I also recently joined the Sweet Plantain String Quartet. This is a traditional acoustic string quartet which combines classical, jazz, Latin influence, blues, and hip hop. I sing and play violin and mandolin, the cellist raps, and the other violinist, Eddie Venegas, also doubles on trombone. This group has toured all over the world and just signed a new management deal. Look for the debut CD in the near future.
I am also constantly writing music. I have about 80 string quartet arrangements of well-known rock songs I have written which I hope to publish and make available on my website. Someday, I’d love to write an electric violin concerto, if I can find the time.
Aurelien hails from Bordeau, France and is a graduate of Berklee College of Music, where he studied with Dave Fiuczynski. In addition to playing with Stratospheerius since 2008, he has also toured and performed with Cindy Blackman, Vernon Reid, Daredevil Squadron (with Members of the Trans Siberian Orchestra), The Dan Band, and Rock of Ages.
Hailing from Cape Elizabeth, Maine. Jamie is also a graduate of Berklee College of Music and has been with the band since 2007. Jamie has laid down the groove for a wide variety of artists, including the Syn and Francis Dunnery’s New Progressives, Stefani Vera, and The Prigs.
Lucianna Padmore (drums)
A member of Stratospheerius for over a decade, Bronx New York Native Drummer Lucianna Padmore has been praised by Modern Drummer magazine for the “Deep grooves and serious fusion chops.” Lucianna has been involved in many different projects in the New York scene. Performing highlights include jazz tuba player Bob Stewart, opening for Shirley Horn, Chico Debarge, Amel Larrieux, Kelis, James Spaulding, Bertha Hope, Jimmy Heath, Clark Terry, Sun Ra Archestra, Josh Rosemen Quintet, Oscar Peterson trio, and the Lincoln Center Jazz Orchestra, to name a few. Lucianna has toured in Austria, Italy, Germany, Switzerland, Spain, Morocco and Haiti.
Choban Elektrik, the self-titled debut album by Choban Elektrik (“Electric Shepherds”) is one of those recordings that automatically hooks you in. The Brooklyn-based band artfully concocts a hybrid sound that includes jazz-rock fusion, traditional music from the Balkans and southeastern Europe, psychedelia and improvisation.
The group is led by multi-instrumentalist Jordan Shapiro and features Dave Johnsen on bass and percussionist Phil Kester. Although most of the pieces are instrumental, Eva Salina Primack and Jesse Kotansky provide vocals on three songs.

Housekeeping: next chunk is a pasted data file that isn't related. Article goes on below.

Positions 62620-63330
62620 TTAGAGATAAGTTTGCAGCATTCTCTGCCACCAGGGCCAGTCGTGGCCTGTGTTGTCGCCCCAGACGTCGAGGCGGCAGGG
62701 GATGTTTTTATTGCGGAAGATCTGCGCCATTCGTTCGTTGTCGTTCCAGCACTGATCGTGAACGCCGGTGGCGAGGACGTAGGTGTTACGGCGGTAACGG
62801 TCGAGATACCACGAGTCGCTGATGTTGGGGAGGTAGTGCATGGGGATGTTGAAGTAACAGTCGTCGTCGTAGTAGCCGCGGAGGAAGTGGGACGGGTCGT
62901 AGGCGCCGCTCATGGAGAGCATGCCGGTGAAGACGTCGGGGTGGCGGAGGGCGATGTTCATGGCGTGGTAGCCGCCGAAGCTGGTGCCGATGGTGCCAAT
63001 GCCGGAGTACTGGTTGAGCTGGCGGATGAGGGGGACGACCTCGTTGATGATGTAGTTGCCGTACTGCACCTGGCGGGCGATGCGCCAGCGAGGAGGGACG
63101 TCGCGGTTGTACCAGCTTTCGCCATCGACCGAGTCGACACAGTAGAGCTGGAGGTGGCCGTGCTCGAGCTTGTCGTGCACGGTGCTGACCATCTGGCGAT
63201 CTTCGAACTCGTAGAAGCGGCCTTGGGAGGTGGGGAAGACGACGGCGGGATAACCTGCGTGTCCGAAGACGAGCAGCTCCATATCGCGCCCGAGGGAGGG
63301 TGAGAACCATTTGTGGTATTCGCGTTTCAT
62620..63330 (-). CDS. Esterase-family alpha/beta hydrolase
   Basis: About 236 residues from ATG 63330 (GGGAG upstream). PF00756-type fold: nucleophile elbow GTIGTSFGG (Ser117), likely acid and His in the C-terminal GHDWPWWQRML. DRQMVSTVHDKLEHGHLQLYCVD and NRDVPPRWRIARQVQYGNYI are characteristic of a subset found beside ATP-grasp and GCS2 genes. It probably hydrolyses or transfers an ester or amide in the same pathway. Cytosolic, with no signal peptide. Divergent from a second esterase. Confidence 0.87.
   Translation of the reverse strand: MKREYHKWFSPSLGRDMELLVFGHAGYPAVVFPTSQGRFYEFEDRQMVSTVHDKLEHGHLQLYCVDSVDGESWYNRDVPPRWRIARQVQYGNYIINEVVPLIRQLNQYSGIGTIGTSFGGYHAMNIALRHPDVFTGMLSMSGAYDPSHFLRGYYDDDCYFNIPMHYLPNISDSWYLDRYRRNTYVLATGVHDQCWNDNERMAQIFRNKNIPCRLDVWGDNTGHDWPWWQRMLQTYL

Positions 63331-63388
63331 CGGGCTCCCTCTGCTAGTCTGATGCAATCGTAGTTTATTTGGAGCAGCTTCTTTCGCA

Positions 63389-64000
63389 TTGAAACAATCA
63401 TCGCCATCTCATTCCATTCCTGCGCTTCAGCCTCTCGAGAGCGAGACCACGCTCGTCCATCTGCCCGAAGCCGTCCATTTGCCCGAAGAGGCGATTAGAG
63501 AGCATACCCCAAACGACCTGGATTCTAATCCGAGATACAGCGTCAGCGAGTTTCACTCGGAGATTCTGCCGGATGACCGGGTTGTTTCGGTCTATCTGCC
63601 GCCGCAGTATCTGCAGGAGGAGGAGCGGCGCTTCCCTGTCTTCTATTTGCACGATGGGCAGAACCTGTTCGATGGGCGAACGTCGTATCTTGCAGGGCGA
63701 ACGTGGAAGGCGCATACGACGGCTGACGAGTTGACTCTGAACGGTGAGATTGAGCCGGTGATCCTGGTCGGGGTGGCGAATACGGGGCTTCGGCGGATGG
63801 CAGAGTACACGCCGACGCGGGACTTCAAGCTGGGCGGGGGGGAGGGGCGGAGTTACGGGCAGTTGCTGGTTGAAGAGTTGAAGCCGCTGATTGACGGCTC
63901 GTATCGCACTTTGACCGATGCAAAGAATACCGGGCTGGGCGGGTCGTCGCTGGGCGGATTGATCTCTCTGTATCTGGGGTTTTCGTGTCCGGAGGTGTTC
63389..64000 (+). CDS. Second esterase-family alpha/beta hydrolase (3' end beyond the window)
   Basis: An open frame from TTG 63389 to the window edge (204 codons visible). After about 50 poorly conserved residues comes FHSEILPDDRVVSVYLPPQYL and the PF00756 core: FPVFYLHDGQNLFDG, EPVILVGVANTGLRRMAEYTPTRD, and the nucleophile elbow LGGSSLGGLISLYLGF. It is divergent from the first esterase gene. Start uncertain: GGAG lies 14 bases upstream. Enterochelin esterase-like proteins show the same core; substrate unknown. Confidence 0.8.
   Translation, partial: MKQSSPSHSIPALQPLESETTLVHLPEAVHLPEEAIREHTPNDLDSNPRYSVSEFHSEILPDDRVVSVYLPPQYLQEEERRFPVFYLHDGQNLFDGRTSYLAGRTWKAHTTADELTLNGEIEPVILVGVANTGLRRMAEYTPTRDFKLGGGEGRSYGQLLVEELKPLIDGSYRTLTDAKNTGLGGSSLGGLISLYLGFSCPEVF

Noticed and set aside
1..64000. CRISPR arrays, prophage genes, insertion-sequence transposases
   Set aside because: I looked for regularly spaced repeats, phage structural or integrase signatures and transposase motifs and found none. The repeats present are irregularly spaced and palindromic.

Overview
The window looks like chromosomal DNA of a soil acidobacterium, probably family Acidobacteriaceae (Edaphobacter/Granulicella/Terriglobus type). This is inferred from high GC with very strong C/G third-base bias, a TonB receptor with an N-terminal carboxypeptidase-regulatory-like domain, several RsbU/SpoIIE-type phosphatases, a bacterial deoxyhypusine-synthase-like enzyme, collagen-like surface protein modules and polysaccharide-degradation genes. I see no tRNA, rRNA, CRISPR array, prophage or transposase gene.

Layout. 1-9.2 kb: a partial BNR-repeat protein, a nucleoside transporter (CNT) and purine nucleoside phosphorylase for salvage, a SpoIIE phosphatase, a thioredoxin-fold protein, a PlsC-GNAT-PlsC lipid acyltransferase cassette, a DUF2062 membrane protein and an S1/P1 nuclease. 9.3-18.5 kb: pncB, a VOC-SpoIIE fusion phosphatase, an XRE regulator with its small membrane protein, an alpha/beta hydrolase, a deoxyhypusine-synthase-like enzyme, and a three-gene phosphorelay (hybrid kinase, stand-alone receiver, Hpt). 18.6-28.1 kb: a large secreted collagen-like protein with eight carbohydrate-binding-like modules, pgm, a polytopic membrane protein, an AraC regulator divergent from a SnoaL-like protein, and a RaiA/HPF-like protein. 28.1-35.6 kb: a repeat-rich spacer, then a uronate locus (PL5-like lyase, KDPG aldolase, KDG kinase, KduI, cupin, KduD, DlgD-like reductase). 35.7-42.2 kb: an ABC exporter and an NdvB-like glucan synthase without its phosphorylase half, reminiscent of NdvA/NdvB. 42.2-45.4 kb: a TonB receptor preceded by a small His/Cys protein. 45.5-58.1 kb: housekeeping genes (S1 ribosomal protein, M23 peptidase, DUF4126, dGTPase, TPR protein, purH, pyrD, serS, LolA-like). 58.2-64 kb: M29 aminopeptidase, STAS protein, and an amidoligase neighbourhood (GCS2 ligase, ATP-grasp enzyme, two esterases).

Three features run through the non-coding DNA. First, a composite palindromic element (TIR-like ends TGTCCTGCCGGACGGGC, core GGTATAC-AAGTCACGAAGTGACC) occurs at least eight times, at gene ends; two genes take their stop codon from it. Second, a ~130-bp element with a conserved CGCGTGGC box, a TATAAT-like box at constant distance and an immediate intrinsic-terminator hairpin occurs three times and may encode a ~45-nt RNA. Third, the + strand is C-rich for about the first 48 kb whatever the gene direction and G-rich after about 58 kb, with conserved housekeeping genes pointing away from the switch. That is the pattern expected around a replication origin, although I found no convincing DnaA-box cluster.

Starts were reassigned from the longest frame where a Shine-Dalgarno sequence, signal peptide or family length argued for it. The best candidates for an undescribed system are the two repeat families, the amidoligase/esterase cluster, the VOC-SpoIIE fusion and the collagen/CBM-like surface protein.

What characterizes Choban Elektrik is the fabulous vintage sound of the Hammond organs and Fender Rhodes playing high energy electrified Balkan music. It’s as if a Canterbury band like Hatfield and the North had spent some time in Albanian and Greek villages digesting their folk music.
“We never set out to do this,” explains Jordan Shapiro. “But I’d bring in songs I learned in Balkan singing class or at the Balkan music camps, and we’d play them, just like anything else we’d tackle as a trio, as if they were jazz, funk, or rock.”
Choban Elektrik performs enthralling arrangements of Albanian, Bulgarian, Armenian, Greek and Macedonian dances and one original composition by Albanian accordionist Raif Hyseni. “I had no exposure to world music my entire upbringing,” says Shapiro. “My parents loved classical music and Broadway shows. This was the last thing I’d ever have imagined doing.”
Jordan Shapiro is conservatory trained in piano and guitar performance and jazz studies. He moved to New York and played in numerous bands as principal member and as sideman. Shapiro formed a progressive bluegrass band called Astrograss. He also joined Project/Object, a Frank Zappa tribute band that included original members of Zappa’s band. That’s where he met Choban’s bassist, Dave Johnsen.
After listening to some Balkan music at a party, Shapiro went to the Golden Festival, New York’s annual meeting of Balkan music fans and top performers. “It inspired me to get an accordion,” Shapiro recalls. “Lugging around vintage keyboards is not nearly as much fun.”
A year later, Shapiro found himself in a ring of twenty accordionists of all levels, learning the technique and graceful ornamentation of Albanian accordionist Raif Hyseni. “Raif teaches by ear. He started playing a tune, this beautiful Albanian folk song,” recalls Shapiro. “That was a new thing for me, to be right in front of someone playing this complicated melody. I hadn’t done that kind of music by ear at that point.”
Although Shapiro played some of the Balkan pieces on the accordion, he wanted to try something radically different. He used his collection of vintage organs and keyboards and gave new electric life to the traditional pieces. “The album starts off with a thirty-second exploration, an improvisation,” says Shapiro. “It shows off the Fender Rhodes. But then it shifts into a different key and the traditional melody Raif taught me. That transition really reflects our approach beautifully.”